Writer Aaron Sorkin is making a name for himself when it comes to writing screenplays based on real events and real people's lives. Coming off an Oscar win last year for "The Social Network," he was nominated this past February for the screenplay he wrote for Brad Pitt's business of baseball film, "Moneyball." Now Sorkin is turning is attention to telling the life story of one of the most influential men of the modern age, Steve Jobs.
The version Sorkin pens will not be the same film that actor Ashton Kutcher has already been tapped to play the Apple co-founder in. This version will be released by Sony Pictures and will use Jobs' biography as the foundation. So who should play the man who brought us iPods, iPhones and iPads in Sorkin's story? We had a few suggestions, and here they are.
Noah Wyle - The "ER" and "Falling Skies" star not only looks the part, he has experience too. In 1999 Wyle played Jobs in "Pirates of Silicon Valley," a TV movie that told the story of the guys who brought home computing to the masses. Fifteen years later, it might be hard for Noah to still pull off playing Jobs in his college days, but with a little creative makeup and lighting, who knows, It could just work.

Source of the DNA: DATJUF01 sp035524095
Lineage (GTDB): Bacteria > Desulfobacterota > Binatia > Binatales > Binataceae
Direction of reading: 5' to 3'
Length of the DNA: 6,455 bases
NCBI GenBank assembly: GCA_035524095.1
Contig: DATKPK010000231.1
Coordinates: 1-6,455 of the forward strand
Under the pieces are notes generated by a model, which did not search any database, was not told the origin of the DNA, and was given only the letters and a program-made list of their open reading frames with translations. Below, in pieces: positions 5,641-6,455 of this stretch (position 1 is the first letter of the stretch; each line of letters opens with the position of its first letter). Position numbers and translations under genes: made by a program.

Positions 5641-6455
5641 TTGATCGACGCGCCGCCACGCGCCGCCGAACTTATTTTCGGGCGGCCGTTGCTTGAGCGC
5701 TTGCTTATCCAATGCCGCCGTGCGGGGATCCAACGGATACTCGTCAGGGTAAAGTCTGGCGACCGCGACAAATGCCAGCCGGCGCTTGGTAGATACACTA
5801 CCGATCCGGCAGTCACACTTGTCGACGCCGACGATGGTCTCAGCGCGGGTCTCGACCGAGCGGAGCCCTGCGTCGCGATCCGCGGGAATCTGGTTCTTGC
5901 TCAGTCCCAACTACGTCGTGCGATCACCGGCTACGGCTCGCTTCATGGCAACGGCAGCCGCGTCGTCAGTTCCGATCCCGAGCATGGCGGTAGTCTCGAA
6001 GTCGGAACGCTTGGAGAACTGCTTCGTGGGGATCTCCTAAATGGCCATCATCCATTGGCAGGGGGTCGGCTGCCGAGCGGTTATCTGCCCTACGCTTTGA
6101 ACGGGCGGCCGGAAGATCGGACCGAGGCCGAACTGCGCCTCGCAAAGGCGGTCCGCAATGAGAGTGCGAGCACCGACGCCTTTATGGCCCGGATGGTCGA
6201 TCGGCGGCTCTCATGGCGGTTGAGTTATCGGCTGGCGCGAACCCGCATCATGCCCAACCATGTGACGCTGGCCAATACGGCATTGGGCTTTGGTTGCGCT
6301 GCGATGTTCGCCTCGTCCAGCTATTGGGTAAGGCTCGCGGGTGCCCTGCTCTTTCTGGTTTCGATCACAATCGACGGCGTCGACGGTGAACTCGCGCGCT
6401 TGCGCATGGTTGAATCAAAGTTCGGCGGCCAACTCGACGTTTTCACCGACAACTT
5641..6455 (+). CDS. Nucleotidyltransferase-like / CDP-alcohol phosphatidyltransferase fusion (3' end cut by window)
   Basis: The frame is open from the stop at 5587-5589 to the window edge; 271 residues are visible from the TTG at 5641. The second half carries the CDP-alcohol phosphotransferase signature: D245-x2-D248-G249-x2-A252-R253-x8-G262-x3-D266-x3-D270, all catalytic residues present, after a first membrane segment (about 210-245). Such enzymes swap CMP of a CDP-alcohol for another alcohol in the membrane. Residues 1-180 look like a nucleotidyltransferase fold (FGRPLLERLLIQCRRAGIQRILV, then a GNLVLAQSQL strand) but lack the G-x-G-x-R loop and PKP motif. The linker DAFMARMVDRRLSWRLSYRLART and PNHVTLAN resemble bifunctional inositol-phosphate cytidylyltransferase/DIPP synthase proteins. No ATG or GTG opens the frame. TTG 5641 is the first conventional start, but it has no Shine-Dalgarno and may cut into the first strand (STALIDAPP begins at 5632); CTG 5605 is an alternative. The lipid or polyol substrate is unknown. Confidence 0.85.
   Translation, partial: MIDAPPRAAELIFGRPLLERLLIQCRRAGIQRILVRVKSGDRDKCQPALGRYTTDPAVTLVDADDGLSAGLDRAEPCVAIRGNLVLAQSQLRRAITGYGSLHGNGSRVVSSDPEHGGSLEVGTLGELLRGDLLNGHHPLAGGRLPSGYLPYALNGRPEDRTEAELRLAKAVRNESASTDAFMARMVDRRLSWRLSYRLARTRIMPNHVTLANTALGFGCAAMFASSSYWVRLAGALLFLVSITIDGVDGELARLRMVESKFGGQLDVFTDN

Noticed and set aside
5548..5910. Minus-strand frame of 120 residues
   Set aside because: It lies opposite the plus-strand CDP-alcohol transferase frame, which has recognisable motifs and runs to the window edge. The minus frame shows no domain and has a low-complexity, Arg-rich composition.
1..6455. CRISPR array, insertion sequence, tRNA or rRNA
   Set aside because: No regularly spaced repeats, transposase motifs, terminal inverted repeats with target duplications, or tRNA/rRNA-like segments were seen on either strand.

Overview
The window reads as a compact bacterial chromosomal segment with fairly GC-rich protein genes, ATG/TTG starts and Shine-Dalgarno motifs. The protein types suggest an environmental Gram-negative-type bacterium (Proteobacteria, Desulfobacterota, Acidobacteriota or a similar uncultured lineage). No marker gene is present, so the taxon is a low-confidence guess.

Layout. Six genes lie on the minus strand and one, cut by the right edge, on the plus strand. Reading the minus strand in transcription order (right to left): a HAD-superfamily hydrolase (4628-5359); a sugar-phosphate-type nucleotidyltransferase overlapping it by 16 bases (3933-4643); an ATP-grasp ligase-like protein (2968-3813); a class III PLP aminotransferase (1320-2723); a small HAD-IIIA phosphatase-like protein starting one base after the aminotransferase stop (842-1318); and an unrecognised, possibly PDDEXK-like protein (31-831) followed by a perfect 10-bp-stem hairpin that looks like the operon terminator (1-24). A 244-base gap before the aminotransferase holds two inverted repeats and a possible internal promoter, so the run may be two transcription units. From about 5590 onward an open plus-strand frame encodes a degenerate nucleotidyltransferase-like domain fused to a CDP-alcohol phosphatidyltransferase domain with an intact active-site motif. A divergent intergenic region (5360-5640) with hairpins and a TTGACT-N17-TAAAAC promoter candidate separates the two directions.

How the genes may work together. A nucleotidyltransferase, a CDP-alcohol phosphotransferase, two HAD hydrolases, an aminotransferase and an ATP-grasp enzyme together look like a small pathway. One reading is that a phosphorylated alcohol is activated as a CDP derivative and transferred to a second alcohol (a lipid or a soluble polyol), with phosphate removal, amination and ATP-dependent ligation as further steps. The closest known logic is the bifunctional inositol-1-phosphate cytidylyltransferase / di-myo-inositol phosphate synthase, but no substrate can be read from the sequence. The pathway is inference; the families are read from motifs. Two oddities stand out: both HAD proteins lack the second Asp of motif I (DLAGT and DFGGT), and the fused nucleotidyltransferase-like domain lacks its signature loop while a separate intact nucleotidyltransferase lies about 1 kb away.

Joseph Gordon-Levitt - Levitt turned 31 years old in February, so he's at just the perfect age to play Jobs from his early twenties all the way through to his tragically early passing at age 56. Joseph too has a look that is similar enough to Jobs that if hair, makeup and wardrobe do their Hollywood Magic thing on him, he'd be quite believable. His exuberant spirit that comes out in many of the roles he plays would help embody that same enthusiasm that Jobs had for life-changing technologies.
John Cusack - Cusack is a little bit on the older side of things, but he too could certainly be made to look the part, and could most certainly pull of playing Jobs in his forties and fifties. Cusack also has already played real people before. In "Eight Men Out" he played major league player George Weaver. Plus, if Sorkin for some reason decides to write any scene where Jobs delivers a monologue right into the camera, speaking directly to the audience, then no one does it better than Cusack.
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